Firs, True (Eastern Species) is a domestic softwood
Balsam fir (Abies balsamea) grows principally in New England, New York, Pennsylvania, and the Great Lake States. Fraser fir (A. fraseri) grows in the Appalachian Mountains of Virginia, North Carolina, and Tennessee.
The wood of the eastern true firs, as well as the western true firs, is creamy white to pale brown. The heartwood and sapwood are generally indistinguishable. The similarity of wood structure in the true firs makes it impossible to distinguish the species by examination of the wood alone. Balsam and Fraser firs are lightweight, have low bending and compressive strength, are moderately low in stiffness, are soft, and have low resistance to shock.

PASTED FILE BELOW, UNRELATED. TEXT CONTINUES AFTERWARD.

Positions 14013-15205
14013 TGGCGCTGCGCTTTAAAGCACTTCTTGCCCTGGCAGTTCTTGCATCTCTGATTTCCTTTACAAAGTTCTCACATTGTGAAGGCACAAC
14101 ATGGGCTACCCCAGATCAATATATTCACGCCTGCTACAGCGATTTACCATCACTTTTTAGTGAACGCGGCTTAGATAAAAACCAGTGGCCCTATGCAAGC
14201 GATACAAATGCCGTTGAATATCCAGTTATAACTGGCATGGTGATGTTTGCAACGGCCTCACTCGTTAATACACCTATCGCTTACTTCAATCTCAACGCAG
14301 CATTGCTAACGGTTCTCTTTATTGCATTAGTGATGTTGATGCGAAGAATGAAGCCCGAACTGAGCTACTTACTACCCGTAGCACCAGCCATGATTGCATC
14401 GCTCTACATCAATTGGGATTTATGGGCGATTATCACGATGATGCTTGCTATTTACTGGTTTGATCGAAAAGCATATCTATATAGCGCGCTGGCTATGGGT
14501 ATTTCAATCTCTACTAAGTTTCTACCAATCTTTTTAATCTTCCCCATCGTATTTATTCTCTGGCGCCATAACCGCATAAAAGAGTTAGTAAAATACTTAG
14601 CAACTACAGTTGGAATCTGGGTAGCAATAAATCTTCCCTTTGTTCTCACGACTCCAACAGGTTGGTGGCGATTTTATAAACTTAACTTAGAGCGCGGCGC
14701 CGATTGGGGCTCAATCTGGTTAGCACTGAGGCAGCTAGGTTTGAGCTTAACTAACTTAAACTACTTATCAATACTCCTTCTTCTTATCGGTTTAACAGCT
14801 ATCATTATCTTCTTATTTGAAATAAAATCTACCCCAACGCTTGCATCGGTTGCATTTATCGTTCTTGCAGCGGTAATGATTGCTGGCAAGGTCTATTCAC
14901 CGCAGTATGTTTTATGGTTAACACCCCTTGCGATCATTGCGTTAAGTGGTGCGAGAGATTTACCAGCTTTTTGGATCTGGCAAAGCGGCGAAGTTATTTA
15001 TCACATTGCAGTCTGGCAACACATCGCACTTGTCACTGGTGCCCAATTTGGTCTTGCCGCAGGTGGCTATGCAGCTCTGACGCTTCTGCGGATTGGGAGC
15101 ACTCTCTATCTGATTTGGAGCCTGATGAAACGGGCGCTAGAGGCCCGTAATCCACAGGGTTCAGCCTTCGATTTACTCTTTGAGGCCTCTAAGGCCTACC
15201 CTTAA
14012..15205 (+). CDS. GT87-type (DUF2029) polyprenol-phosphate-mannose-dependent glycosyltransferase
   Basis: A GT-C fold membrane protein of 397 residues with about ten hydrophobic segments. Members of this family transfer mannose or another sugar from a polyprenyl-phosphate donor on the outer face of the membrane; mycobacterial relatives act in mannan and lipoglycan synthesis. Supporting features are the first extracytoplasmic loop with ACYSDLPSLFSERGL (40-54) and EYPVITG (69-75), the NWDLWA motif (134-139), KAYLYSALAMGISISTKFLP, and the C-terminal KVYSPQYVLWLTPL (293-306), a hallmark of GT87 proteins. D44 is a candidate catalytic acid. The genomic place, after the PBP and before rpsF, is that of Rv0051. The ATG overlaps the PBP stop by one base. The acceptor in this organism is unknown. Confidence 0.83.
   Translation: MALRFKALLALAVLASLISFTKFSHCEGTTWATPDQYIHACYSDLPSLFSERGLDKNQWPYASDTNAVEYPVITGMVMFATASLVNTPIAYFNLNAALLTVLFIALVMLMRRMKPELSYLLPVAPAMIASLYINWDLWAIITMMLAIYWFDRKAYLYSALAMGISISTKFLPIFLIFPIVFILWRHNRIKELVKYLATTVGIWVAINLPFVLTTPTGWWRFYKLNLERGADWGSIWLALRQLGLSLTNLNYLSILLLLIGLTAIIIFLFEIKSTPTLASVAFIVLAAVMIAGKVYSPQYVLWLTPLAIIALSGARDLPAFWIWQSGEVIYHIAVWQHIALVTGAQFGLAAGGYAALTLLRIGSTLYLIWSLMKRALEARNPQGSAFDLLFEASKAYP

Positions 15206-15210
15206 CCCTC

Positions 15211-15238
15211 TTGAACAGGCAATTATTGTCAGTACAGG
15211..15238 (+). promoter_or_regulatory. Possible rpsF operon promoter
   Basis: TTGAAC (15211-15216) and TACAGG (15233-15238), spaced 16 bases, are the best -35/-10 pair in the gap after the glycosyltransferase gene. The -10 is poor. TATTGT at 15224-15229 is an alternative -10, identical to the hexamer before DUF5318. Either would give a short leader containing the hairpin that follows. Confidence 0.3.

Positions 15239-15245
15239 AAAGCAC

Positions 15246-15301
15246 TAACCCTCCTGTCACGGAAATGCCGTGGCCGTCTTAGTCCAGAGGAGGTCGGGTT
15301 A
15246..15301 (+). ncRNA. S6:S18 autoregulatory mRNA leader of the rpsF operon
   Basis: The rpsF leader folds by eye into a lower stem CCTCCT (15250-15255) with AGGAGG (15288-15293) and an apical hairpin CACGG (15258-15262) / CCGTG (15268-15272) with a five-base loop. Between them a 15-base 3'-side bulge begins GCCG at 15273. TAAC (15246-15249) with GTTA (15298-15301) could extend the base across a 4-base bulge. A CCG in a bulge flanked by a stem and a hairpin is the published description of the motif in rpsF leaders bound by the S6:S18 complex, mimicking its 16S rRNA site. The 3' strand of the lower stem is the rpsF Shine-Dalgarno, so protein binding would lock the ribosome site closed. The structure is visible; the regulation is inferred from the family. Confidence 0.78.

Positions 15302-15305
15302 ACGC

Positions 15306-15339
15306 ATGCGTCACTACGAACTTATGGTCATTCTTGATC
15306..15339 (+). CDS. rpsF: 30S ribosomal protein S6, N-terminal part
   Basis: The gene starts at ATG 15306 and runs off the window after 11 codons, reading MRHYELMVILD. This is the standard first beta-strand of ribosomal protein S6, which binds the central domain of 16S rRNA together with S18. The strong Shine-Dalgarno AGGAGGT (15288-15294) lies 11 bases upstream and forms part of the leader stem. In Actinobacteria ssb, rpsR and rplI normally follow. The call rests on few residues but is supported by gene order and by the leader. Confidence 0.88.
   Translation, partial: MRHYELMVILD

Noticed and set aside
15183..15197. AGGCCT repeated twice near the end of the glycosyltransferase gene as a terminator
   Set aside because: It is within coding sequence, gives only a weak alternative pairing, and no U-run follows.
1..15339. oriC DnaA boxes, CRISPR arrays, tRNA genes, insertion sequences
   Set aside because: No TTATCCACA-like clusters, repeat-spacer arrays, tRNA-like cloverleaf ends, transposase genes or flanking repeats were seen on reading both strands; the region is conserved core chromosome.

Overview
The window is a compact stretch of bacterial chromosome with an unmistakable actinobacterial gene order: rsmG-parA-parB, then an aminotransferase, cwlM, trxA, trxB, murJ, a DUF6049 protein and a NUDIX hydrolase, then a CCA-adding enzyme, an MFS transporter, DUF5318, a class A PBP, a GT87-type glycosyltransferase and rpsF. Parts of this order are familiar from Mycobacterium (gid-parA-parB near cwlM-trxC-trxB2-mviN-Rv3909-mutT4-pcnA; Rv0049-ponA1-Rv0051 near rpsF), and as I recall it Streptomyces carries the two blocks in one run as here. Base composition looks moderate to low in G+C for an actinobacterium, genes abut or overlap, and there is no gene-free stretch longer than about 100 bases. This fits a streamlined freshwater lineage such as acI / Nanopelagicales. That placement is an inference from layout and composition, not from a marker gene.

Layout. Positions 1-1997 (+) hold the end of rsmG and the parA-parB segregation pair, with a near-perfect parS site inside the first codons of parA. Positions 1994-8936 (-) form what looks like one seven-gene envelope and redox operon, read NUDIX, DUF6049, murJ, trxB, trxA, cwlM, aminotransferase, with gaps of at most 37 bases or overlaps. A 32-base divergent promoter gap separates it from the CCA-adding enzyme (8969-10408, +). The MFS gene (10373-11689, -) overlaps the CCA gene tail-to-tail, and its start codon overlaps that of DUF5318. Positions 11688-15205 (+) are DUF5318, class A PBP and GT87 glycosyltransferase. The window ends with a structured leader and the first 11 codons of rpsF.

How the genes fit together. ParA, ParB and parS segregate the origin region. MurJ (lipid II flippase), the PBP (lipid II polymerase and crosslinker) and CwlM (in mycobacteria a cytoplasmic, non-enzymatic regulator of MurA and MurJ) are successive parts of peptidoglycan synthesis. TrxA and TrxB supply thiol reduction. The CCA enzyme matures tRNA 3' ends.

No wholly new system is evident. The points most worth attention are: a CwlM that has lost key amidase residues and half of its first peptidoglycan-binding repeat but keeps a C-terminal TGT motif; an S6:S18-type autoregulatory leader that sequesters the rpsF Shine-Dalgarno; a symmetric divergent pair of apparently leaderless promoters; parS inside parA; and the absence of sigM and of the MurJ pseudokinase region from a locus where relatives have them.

The eastern firs are used mainly for pulpwood, although some lumber is produced for structural products, especially in New England and the Great Lake States.
*Much of the base wood information presented here is made available by the USDA FPL FS. If you are interested in a much more technical description of wood properties, I encourage you to visit the source.